Job 18
Through the Bible Day by Day
Then answered Bildad the Shuhite, and said,



Bildad’s second speech reveals how utterly he failed to understand Job’s appeal for a divine witness and surety. Such words were snares to him, Job_18:2, r.v. The deep things that pass in a heart which is enduring sorrow are incomprehensible to shallow and narrow souls.

His description of the calamities which befall the wicked is terrible: their extinguished light, Job_18:5-6; their awful distress, Job_18:7-11; their destruction, Job_18:12-17; the horror with which men shall regard their fate, Job_18:18-21. All this was, of course, intended for Job. It was very severe. Even if the worst had been true, his extreme sufferings should have elicited more tenderness from his friends. Only the strong, wise hand of love can assuage the wounds that sin has made. We are indebted to Bildad for the phrase, king of terrors, as applied to death, Job_18:14. Apart from Christ, it is a significant and appropriate term. Sin has made his monarchy terrible. Yet even he has met his conqueror, Joh_11:25-26; Heb_2:14; 1Co_15:26.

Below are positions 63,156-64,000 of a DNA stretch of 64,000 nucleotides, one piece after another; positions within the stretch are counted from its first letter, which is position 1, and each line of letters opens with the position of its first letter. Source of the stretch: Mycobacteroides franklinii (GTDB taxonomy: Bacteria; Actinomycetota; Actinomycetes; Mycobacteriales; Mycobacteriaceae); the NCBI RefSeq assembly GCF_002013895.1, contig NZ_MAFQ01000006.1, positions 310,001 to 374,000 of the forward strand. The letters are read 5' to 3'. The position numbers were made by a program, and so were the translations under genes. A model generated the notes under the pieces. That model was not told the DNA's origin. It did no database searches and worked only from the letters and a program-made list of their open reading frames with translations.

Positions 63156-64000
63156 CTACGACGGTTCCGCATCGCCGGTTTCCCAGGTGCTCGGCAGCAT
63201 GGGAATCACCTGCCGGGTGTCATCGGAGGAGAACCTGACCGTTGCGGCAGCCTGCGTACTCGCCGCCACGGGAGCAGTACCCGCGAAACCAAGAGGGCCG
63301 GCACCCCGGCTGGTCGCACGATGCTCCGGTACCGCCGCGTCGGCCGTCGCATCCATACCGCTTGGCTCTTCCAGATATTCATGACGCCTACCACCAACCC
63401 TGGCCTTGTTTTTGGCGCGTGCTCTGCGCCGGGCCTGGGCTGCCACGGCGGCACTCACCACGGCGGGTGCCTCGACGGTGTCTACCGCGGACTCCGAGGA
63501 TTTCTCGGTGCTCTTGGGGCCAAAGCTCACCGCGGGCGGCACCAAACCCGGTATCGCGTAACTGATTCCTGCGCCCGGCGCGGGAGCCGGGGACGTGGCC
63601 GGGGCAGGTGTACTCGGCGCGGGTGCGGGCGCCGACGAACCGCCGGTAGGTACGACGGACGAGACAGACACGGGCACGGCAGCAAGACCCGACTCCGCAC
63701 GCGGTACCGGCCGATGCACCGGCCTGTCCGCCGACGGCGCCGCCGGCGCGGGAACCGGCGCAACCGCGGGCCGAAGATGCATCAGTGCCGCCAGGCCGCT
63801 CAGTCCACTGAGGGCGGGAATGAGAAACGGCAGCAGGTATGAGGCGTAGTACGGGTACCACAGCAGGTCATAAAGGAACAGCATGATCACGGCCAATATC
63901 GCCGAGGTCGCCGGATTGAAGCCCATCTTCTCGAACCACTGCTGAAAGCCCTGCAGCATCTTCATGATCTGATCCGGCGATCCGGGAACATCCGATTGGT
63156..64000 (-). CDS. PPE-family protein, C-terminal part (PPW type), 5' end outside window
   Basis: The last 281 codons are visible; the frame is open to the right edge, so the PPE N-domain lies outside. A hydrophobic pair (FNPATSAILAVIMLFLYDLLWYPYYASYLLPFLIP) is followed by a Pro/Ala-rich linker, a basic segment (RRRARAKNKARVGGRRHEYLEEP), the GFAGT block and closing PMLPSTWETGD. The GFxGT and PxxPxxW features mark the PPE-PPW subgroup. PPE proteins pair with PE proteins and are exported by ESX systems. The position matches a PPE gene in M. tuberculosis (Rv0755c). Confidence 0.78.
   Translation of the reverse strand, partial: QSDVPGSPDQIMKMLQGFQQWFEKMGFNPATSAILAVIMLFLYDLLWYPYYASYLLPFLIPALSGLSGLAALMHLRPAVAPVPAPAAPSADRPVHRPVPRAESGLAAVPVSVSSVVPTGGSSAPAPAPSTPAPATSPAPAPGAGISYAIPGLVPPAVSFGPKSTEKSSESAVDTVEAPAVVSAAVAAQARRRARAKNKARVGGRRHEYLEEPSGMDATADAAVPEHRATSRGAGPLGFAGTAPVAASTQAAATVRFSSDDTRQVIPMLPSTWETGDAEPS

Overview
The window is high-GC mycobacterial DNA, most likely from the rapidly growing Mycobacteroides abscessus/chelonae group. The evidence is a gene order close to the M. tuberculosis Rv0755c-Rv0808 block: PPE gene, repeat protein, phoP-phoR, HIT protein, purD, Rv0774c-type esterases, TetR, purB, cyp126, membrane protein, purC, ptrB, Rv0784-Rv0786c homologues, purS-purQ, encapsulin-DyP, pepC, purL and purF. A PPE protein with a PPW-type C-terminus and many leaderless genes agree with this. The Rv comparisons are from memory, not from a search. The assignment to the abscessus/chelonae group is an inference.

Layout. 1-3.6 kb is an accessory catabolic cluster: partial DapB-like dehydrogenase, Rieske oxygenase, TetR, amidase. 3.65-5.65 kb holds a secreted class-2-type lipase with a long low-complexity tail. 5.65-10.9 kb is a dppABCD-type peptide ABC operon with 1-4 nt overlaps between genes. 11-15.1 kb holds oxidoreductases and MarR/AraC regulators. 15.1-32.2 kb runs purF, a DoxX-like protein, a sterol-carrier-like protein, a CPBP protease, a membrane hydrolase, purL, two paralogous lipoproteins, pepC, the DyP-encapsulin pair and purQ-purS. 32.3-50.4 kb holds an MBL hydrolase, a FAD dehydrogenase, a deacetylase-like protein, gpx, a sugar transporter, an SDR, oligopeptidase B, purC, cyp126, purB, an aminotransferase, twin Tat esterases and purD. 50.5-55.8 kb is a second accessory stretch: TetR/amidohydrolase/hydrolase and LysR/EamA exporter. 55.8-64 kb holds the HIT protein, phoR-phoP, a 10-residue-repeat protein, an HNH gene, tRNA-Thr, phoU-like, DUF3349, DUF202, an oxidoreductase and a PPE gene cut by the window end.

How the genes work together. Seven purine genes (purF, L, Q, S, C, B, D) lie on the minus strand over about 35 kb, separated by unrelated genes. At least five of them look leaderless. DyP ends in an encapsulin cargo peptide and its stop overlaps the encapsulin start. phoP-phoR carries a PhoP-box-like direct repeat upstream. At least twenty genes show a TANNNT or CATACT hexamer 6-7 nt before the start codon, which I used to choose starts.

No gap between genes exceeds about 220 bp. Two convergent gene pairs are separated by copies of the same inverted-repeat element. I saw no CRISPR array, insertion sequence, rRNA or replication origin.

The ancients had a deep presentiment of the punishments which must overtake sin. Probably we make too little of them. The note of fear has almost died out of modern preaching. In this there is a marked divergence from Baxter’s Call to the Unconverted and from Jonathan Edwards’ Sinners in the Hands of an Angry God. But the doom of sin can only be terrible, especially for those to whom Calvary has pleaded in vain. A great atonement implies great sin, and this, a great penalty.

Through the Bible Day by Day by F.B. Meyer

Text Courtesy of Used by Permission.

Bible Hub
Job 17
Top of Page
Top of Page